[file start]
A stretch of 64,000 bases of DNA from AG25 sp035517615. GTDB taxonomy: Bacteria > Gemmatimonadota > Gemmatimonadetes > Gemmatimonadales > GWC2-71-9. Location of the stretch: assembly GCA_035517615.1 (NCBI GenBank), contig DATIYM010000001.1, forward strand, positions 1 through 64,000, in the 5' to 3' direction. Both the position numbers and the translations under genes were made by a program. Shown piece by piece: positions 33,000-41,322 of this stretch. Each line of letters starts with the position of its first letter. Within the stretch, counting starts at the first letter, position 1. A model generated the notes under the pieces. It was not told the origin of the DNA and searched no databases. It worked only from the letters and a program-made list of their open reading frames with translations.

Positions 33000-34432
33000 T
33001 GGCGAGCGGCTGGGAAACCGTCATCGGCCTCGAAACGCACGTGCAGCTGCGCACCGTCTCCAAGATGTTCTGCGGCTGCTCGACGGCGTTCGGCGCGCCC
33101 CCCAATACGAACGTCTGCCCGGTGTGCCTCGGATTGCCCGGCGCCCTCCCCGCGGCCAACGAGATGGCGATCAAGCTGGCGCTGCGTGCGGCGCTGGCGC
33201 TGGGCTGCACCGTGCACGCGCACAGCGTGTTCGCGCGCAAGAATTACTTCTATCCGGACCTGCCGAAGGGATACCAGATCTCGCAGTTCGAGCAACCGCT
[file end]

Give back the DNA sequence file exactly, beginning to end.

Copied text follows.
A stretch of 64,000 bases of DNA from AG25 sp035517615. GTDB taxonomy: Bacteria > Gemmatimonadota > Gemmatimonadetes > Gemmatimonadales > GWC2-71-9. Location of the stretch: assembly GCA_035517615.1 (NCBI GenBank), contig DATIYM010000001.1, forward strand, positions 1 through 64,000, in the 5' to 3' direction. Both the position numbers and the translations under genes were made by a program. Shown piece by piece: positions 33,000-41,322 of this stretch. Each line of letters starts with the position of its first letter. Within the stretch, counting starts at the first letter, position 1. A model generated the notes under the pieces. It was not told the origin of the DNA and searched no databases. It worked only from the letters and a program-made list of their open reading frames with translations.

Positions 33000-34432
33000 T
33001 GGCGAGCGGCTGGGAAACCGTCATCGGCCTCGAAACGCACGTGCAGCTGCGCACCGTCTCCAAGATGTTCTGCGGCTGCTCGACGGCGTTCGGCGCGCCC
33101 CCCAATACGAACGTCTGCCCGGTGTGCCTCGGATTGCCCGGCGCCCTCCCCGCGGCCAACGAGATGGCGATCAAGCTGGCGCTGCGTGCGGCGCTGGCGC
33201 TGGGCTGCACCGTGCACGCGCACAGCGTGTTCGCGCGCAAGAATTACTTCTATCCGGACCTGCCGAAGGGATACCAGATCTCGCAGTTCGAGCAACCGCT